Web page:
On January 14, 2020, Windows 7, Exchange Server 2010, Windows Server 2008/R2 and SBS 2011 reach their End of Life (EOL) for Microsoft’s Extended Support. You’re probably asking, why does this affect me? The short story is, as of this appending date these products will no longer receive any further updates. So, no performance improvements and most importantly, no security fixes.
This makes these software products potential security holes in your infrastructure, allowing potential breaches to occur. Obviously, this isn’t really what you want! The direct costs of security breaches can be bad enough but the knock-on effects to customer trust can be long-lasting and extremely hard to rebuild.
What is Windows End of Life?
It’s a sad fact that in today’s world, hacking and data theft is something that has been greatly monetized. Viruses such as Crypto-Locker have hit the headlines and proved very profitable for criminals and as a result they are constantly probing weaknesses in Microsoft’s operating systems (the most widely used in the world) to gain the upper hand.
Currently Microsoft release ‘patches’ that optimise performance but more importantly plug potential security holes in their software – the same happens across all our devices, think continuous App updates for example on our smartphones.
After a set amount of time however, when migration to latest operation systems (such as Windows 10) have reached a certain threshold it no longer becomes commercially viable to support legacy systems so Microsoft will announce an End of Life cut off, where the software still functions but is no longer supported or maintained under your license.
GDPR Considerations for Windows End of Life
If you store personal information on your customers and especially sensitive information such as dates of birth, gender or banking details you could also be in risk. In a recent article it is claimed cyber criminals are lining up waiting to test systems after Windows EOL. If a breach were to occur any sensitive data could be exposed if left unencrypted… Consider it similar to leaving your house for a holiday with the door unlocked, you’re obviously not inviting criminals in, but you’re also removing an obstacle that may prevent access.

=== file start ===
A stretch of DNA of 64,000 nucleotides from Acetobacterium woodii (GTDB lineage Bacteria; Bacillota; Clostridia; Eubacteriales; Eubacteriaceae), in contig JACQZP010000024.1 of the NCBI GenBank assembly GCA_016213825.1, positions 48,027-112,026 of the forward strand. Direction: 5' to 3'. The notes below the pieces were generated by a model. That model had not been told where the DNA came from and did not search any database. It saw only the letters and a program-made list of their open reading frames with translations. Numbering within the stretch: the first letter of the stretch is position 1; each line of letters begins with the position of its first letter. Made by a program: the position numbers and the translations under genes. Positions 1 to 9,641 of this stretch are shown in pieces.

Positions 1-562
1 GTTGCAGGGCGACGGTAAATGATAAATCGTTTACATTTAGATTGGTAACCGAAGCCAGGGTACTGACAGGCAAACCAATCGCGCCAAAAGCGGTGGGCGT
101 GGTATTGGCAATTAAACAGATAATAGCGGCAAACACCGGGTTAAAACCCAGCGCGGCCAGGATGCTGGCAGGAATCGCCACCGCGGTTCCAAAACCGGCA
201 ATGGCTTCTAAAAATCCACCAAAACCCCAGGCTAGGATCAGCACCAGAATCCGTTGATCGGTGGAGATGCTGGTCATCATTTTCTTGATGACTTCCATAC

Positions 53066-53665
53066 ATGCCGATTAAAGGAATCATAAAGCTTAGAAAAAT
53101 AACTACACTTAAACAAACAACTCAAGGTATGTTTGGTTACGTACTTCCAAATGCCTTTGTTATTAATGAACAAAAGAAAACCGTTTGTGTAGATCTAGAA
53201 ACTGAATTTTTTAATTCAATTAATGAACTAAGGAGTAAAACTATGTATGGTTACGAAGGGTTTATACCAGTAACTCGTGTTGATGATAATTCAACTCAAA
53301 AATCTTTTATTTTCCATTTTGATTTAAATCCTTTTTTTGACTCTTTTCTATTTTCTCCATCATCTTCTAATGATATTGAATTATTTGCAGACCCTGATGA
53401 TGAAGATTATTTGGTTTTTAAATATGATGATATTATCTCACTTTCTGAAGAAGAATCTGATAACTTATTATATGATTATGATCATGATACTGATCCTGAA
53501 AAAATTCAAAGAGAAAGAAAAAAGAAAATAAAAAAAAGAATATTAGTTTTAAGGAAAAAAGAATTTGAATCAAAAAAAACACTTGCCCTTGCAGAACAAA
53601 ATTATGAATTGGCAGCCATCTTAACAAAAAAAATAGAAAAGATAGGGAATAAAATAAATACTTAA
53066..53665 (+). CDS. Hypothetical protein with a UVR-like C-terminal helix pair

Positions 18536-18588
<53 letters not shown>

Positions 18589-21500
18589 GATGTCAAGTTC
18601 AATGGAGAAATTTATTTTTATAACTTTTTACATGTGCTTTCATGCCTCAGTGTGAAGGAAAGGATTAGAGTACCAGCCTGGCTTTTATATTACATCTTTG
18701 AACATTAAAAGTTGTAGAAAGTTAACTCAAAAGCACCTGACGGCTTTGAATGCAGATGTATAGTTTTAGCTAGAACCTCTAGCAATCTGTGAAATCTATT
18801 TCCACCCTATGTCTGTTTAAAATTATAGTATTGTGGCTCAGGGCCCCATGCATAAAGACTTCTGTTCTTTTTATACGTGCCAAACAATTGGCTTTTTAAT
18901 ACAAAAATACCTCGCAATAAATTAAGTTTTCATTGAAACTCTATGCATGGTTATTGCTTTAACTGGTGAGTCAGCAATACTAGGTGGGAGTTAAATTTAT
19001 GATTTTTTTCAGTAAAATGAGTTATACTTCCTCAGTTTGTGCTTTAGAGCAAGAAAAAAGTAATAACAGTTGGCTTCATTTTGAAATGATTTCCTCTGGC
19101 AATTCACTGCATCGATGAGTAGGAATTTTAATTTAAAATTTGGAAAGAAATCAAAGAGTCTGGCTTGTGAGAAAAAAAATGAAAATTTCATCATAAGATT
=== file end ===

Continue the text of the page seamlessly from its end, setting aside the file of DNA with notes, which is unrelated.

3 Options for business impacted by Windows End of Life
- Update these systems to newer versions. You can upgrade Windows 7 to Windows 8.1 or Windows 10. You’ll need to consider the performance implications of these newer pieces of software, Windows 10 was designed for much more powerful, faster computers which are standard today than that of Windows 7. Will your PC’s be capable of running them well?
Servers can also be upgraded to newer versions, but the same limitations on hardware apply. It’s a good idea to do a proper audit of the age and specification of all of your devices and then you can decide whether an upgrade route is the best way to go.
- Replace these systems with newer ones. If your hardware isn’t going to be up to the task of running a newer version then the next choice is to replace the system entirely. In the case of Windows 7, it’s a simple case of buying a new computer and having it set up for your office environment: Licensing and installing any software you need, connecting it to your network and configuring any remote access you might need or indeed any other specific organisation needs you might have.
- Dispose of the devices entirely. It might sound extreme, but now is the best time to really think about whether you need all of the equipment you have. If you don’t need that old desktop PC gathering dust in the corner then there’s no real benefit to upgrading or replacing it and now is the perfect time to let it go. You’ll need to consider appropriate disposal; most PCs can be recycled and also, you’ll need to ensure secure destruction of any data held on the machine with some form of certification or documentation to prove the data was destroyed.
If you need us, we’re here to help with whatever route you take, just give us a call!